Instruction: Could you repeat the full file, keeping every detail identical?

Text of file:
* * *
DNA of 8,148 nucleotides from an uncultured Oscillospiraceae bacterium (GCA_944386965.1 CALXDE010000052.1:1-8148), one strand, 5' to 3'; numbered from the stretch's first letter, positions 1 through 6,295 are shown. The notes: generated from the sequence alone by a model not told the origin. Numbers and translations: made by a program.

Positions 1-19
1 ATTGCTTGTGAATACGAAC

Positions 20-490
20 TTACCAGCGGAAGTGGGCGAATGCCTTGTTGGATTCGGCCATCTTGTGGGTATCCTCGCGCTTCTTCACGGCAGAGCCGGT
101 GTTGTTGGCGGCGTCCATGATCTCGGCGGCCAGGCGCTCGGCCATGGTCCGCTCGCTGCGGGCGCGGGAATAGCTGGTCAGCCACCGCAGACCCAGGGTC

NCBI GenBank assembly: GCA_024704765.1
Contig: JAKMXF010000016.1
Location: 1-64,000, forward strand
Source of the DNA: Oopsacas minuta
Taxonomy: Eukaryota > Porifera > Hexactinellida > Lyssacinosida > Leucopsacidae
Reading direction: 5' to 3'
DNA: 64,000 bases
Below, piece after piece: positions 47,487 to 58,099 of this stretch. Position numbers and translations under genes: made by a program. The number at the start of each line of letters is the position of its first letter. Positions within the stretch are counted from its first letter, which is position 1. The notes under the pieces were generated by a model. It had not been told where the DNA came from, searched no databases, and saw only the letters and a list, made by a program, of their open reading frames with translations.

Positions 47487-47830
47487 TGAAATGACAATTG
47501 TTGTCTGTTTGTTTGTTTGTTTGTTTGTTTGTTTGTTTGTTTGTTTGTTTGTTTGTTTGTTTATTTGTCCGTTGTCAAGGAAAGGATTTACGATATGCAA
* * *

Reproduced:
DNA of 8,148 nucleotides from an uncultured Oscillospiraceae bacterium (GCA_944386965.1 CALXDE010000052.1:1-8148), one strand, 5' to 3'; numbered from the stretch's first letter, positions 1 through 6,295 are shown. The notes: generated from the sequence alone by a model not told the origin. Numbers and translations: made by a program.

Positions 1-19
1 ATTGCTTGTGAATACGAAC

Positions 20-490
20 TTACCAGCGGAAGTGGGCGAATGCCTTGTTGGATTCGGCCATCTTGTGGGTATCCTCGCGCTTCTTCACGGCAGAGCCGGT
101 GTTGTTGGCGGCGTCCATGATCTCGGCGGCCAGGCGCTCGGCCATGGTCCGCTCGCTGCGGGCGCGGGAATAGCTGGTCAGCCACCGCAGACCCAGGGTC

NCBI GenBank assembly: GCA_024704765.1
Contig: JAKMXF010000016.1
Location: 1-64,000, forward strand
Source of the DNA: Oopsacas minuta
Taxonomy: Eukaryota > Porifera > Hexactinellida > Lyssacinosida > Leucopsacidae
Reading direction: 5' to 3'
DNA: 64,000 bases
Below, piece after piece: positions 47,487 to 58,099 of this stretch. Position numbers and translations under genes: made by a program. The number at the start of each line of letters is the position of its first letter. Positions within the stretch are counted from its first letter, which is position 1. The notes under the pieces were generated by a model. It had not been told where the DNA came from, searched no databases, and saw only the letters and a list, made by a program, of their open reading frames with translations.

Positions 47487-47830
47487 TGAAATGACAATTG
47501 TTGTCTGTTTGTTTGTTTGTTTGTTTGTTTGTTTGTTTGTTTGTTTGTTTGTTTGTTTGTTTATTTGTCCGTTGTCAAGGAAAGGATTTACGATATGCAA